Courtney Wallis Simpson is a convicted criminal. She was convicted for having defrauded various victims in a real estate deposit scheme. Ms. Simpson stole twenty-five deposits ranging in size from $5,000 to $400,000, from twenty-two different victims, with three of those victims having been defrauded on two separate occasions.

The victims of real estate deposit thefts are covered by consumer real estate deposit insurance, which insurance is taken out by the Real Estate Council of Ontario. This Council administers the Real Estate and Business Brokers Act, 2002 S.O. 2002, c. 30 on behalf of the Ontario government. As a part of its mandate in regulating trade activity in real estate, and protecting the public interest, this Council took out the subject insurance policy with Lloyds Underwriters.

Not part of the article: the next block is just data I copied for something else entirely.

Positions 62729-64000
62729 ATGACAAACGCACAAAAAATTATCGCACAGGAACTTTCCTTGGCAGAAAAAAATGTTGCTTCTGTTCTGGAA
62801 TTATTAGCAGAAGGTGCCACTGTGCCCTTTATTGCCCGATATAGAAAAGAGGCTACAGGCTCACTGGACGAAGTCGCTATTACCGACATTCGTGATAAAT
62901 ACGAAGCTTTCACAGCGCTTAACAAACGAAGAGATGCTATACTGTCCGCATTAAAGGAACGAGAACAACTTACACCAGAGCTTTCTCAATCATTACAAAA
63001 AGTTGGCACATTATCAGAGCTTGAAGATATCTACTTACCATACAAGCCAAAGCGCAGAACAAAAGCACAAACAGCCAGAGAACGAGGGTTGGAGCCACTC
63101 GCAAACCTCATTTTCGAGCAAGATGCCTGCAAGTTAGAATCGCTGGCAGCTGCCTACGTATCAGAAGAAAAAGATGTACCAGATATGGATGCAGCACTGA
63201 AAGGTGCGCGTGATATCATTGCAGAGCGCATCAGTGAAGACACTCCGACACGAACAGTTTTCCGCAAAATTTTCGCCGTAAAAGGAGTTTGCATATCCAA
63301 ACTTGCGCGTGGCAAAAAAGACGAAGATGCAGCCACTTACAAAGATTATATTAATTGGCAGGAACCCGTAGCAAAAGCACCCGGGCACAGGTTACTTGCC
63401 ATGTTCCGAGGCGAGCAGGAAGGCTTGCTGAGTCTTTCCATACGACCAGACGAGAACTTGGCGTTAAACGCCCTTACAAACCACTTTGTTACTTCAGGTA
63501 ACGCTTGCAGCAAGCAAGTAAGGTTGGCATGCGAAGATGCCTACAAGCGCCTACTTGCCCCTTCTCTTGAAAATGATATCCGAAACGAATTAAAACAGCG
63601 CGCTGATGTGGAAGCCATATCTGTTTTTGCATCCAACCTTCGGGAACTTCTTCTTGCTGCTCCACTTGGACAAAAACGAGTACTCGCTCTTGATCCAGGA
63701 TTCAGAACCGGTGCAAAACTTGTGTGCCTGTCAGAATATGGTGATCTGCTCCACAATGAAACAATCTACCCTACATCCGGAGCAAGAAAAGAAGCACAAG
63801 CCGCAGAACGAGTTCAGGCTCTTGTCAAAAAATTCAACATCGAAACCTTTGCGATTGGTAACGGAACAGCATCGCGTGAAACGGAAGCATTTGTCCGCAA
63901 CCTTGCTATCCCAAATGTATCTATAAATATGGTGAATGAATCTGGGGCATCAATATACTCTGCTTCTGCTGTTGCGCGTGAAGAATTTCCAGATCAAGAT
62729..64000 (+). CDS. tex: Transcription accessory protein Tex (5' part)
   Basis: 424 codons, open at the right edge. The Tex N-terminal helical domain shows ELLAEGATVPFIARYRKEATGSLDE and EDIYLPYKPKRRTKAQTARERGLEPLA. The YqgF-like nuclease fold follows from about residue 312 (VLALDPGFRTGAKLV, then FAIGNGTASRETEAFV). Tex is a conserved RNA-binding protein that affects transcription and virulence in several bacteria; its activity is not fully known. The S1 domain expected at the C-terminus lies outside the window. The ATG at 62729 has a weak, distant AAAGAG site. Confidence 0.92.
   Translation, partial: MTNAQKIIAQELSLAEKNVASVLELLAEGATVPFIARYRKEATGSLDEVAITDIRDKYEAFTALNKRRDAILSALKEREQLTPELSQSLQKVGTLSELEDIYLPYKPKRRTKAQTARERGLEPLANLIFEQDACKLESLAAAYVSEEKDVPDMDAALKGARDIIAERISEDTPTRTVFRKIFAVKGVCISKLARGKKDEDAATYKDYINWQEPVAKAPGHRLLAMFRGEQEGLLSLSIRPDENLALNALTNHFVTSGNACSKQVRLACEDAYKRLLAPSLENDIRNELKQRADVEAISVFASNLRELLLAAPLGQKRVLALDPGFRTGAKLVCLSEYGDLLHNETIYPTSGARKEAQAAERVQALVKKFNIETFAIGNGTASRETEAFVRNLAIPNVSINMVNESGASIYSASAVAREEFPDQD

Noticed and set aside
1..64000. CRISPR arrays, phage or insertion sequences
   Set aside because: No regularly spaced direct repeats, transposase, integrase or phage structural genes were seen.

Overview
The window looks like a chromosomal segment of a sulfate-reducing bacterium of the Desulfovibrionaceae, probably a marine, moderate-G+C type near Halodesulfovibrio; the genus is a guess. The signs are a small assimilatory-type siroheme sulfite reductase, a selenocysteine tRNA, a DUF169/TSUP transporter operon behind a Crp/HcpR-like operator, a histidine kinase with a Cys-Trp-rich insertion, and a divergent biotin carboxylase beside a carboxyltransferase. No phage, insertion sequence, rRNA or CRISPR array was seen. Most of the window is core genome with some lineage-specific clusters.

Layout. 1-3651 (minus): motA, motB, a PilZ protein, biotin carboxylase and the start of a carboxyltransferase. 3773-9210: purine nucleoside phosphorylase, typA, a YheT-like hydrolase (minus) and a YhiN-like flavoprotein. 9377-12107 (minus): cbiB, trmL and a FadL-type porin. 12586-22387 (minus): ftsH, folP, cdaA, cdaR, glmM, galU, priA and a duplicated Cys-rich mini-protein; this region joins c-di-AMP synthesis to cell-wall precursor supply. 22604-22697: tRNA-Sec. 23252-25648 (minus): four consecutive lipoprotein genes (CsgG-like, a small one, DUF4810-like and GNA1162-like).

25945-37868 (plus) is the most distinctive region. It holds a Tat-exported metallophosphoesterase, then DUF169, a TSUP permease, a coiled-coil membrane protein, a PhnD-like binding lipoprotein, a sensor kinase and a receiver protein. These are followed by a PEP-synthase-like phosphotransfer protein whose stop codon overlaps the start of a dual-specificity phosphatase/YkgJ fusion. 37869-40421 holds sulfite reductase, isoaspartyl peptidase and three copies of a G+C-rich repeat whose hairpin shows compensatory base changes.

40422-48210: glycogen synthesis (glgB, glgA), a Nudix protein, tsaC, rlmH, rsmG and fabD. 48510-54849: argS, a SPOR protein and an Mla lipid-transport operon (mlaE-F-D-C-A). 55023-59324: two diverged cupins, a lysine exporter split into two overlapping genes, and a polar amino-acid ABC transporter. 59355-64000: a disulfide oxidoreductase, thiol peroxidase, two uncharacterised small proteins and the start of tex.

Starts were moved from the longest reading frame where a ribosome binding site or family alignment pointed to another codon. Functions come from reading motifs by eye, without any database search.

The Relevant Policy Wording

(a) Relevant Coverage Grant

The policy states that the insurer agrees:

To pay on behalf of the Insured the amount of any Claim for Loss sustained by a Claimant in a trade in real estate in the Province of Ontario arising out of an Occurrence discovered during the Policy Period.

(b) Coverage Limit Per “Occurrence”

Each claim is limited to a $100,000 recovery when it arises out of an “Occurrence”. An Occurrence is defined as:

“Occurrence” means the insolvency of a Registrant (the said Ms. Simpson and her company who perpetuated the fraud(s) being such a “Registrant”) or the theft, fraud, misappropriation or wrongful conversion directly or indirectly by a Registrant or present or former employee, director, officer or manager of a Registrant of moneys or other property entrusted to or received by the Registrant in the Registrant’s Professional Capacity.

(c) The Policy Aggregate Limit

The policy also provided a $500,000 aggregate limit for any one “Occurrence” or series of “related Occurrence”s. The policy states: